Wednesday, 20 February 2013

Damerham - The church of Saint George Snowdrop Grave Yard

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Damerham is a village and civil parish in Hampshire, England, located near to Fordingbridge. As well as being the location of notable Neolithic and Bronze Age barrows, Damerham was an important Anglo-Saxon manor mentioned in the will of Alfred the Great. By the time of the Domesday Book of 1086, Damerham was a major settlement in the possession of Glastonbury Abbey. Today Damerham is a rural village on the River Allen.

Situated north west of Fordingbridge and close to the Dorset border, Damerham is located on the River Allen. Damerham contains a mixture of cottages, with a riverside mill and a Norman church. Settled since Saxon times, Damerham is said to be the birthplace of Æthelflæd, wife of Edmund I.
Adam of Damerham (13th century), the author of Historia de Rebus gestis Glastoniensibus, was a native of Damerham. Damerham was once in Wiltshire, but was transferred in 1895 to Hampshire.
The village gave its name to a Ham class minesweeper, HMS Damerham.

Damerham is the site of a prehistoric complex including two 6,000-year-old tombs representing some of the earliest monuments built in Britain. It was discovered by a team led by Dr. Helen Wickstead, a Kingston University archaeologist. These were previously undiscovered Neolithic tombs known as long barrows.

Another earthwork, Soldiers Ring, situated on a crest in an area of Celtic fields, is thought to be a Romano-British cattle enclosure.
Damerham was an ancient demesne of the Saxon kings and was mentioned in the will of Alfred the Great, who desired that his men of Damerham should be free.

In 940–6 Edmund I granted a hundred mansae at Damerham with Martin and Pentridge to his queen, Æthelflæd. Damerham may have been the birthplace of Æthelflæd. Æthelflæd bequeathed Damerham to Glastonbury Abbey when she died in the late 10th century.
In the time of the Domesday Book, 1086, Damerham was a large settlement of 80 households. Glastonbury Abbey still held the manor, which remained with the abbey until the Dissolution of the Monasteries. It then passed to the Crown, and in 1540 Henry VIII leased part of the demesne land and certain farms belonging to the manor for 21 years to Richard Snell - these premises were in 1608 granted to Robert Cecil, 1st Earl of Salisbury, and remained with his descendants.  

In 1544 Henry VIII granted the manor of Damerham to his sixth wife, Catherine Parr, but it passed back to the Crown on her death in 1548. In 1575 Elizabeth I granted it to the Bishop of Salisbury, and, except for the temporary sale by Parliament to William Lytton in 1649, it remained in the possession of successive bishops until 1863.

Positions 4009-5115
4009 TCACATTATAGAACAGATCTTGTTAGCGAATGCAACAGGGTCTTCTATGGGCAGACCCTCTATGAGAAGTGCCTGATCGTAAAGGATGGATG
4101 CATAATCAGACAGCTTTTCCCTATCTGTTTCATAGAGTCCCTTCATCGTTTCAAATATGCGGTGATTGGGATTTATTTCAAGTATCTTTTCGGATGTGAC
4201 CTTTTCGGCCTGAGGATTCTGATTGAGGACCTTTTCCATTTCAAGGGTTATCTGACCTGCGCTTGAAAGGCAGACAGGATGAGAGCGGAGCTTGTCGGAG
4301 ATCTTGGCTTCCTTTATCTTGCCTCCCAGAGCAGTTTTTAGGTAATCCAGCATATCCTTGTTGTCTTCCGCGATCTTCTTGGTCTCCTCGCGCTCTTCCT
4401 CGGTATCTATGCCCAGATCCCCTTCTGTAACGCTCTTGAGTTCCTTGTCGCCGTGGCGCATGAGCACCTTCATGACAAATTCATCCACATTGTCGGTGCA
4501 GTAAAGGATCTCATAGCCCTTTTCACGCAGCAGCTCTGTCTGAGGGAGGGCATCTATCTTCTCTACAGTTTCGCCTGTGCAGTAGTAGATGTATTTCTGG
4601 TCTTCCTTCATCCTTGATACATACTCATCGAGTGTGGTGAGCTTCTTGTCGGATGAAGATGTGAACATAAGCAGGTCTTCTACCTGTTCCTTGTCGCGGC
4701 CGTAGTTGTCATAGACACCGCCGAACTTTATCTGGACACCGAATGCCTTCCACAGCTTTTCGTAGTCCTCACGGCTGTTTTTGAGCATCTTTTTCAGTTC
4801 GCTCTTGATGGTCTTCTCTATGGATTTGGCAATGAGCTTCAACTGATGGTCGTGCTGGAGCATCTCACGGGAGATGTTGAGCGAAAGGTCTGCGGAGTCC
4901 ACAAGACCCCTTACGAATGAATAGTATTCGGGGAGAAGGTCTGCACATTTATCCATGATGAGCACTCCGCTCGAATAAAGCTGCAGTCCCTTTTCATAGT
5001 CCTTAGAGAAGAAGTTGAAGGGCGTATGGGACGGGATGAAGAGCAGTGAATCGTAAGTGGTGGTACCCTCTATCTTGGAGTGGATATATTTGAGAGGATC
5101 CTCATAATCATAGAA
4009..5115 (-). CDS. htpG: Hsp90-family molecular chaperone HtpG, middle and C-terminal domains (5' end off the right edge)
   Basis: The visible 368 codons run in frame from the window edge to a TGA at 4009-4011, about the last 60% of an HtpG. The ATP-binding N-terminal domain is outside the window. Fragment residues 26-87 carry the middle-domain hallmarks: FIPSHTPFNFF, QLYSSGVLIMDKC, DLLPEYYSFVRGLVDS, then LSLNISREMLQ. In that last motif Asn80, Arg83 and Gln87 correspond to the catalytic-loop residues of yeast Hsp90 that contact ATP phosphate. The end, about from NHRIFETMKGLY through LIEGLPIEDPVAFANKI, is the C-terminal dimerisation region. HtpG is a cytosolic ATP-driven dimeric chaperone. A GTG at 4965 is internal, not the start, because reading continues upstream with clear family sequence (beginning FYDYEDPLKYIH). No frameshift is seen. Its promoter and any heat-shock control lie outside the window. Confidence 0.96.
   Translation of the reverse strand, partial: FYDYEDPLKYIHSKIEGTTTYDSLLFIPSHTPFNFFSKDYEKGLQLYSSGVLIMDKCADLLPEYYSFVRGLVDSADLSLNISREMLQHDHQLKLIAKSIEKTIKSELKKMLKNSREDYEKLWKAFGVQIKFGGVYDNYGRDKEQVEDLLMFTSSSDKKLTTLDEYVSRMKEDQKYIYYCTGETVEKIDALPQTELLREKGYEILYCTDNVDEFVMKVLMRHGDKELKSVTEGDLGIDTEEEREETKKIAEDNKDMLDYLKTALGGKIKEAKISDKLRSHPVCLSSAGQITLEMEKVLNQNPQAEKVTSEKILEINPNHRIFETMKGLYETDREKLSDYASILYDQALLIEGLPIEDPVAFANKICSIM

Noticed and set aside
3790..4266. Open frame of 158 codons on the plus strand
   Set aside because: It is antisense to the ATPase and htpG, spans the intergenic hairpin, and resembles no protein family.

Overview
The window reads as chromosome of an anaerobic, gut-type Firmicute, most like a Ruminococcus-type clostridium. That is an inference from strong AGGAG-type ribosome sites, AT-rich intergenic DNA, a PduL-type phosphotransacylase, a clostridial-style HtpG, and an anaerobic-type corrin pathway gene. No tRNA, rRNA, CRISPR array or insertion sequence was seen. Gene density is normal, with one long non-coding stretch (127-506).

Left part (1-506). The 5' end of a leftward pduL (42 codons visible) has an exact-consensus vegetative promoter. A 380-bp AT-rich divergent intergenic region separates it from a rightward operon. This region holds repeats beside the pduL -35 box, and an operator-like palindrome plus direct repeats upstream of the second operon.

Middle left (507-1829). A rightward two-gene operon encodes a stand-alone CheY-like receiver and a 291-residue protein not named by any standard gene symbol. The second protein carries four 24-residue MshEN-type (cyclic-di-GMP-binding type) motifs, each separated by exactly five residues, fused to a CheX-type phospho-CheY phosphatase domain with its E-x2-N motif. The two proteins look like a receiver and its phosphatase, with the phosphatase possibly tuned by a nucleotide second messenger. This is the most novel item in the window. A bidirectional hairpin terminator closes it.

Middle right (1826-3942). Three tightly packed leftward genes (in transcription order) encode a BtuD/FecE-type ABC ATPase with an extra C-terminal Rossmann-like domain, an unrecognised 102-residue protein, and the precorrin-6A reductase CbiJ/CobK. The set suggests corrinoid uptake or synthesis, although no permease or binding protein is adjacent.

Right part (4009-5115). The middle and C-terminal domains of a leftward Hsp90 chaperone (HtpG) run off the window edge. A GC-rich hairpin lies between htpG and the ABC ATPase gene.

Another important manor was the manor of Little Damerham which was owned by Glastonbury Abbey. Glastonbury Abbey also held lands in the manors of Hyde and Stapleham. Some of these lands were also held by Cranborne Priory, and Tewkesbury Abbey, to which Cranborne Priory was a cell. The hide at Lopshill (Lopushale) is mentioned as within the boundaries of the manor of Damerham in 940–6; it is now Lopshill Farm, in the south of the parish.
The Domesday Book records four mills at Damerham. 

One was given to Geoffrey Fitz-Ellis by John, Abbot of Glastonbury (1274–90). In 1326 Henry Dotenel released to the Abbot of Glastonbury all his claim in a water-mill called Weremulle in Damerham. In the survey of the manor taken in 1518 a water-mill called Lytellmyle is mentioned. This mill probably stood near Littlemill Bridge at North End, but it has now disappeared. In 1608 "all the water-mills of Damerham" were granted to Robert Earl of Salisbury. The only mill now in existence in the parish is Damerham Mill in the village on the River Allen.

Damerham Park is mentioned in 1226–7 and in 1283, and at the latter date it contained deer. In 1518 the park, which contained 125 acres of wood, was divided into three coppices, Edmundshay, Middle Coppis, and Drakenorth Coppis. It was apparently disparked before 1540.

The church of Saint George dates from the Norman period. The earliest parts are the lower part of the tower and the north aisle (12th century). In the 13th century the chancel was seemingly rebuilt and a south aisle added to the nave. The tower was nearly rebuilt around this time. The 12th-century north aisle and transept were probably pulled down in the 15th century and the existing aisle substituted. The church has some rare features, including scratch dials and a relief of Saint George.The churchyard is particularly recommended for the snowdrops in the spring which are in abundance in the Church grounds.

In 1830 the manor-house (West Park House) was attacked by the rioters against the introduction of machinery (Swing Riots) and several people were captured and sent to Winchester. One quarter of the village burned down in the "Great Fire" of 1863, but the damage was soon repaired owing to the exertions of the vicar William Owen.


  1. The Images look better if you select full screen;)

  2. So many snowdrops - fascinating. I cannot get into Muzenews because I do not belong. I did for an afternoon, but fled afterwards. I had never heard of Damerham but must be a very pretty village.

  3. Lovely photos!! That's the kind of snow I don't mind!! LOL Really interesting history of the area, too!!

  4. A nice history lesson enhanced by your wonderful photos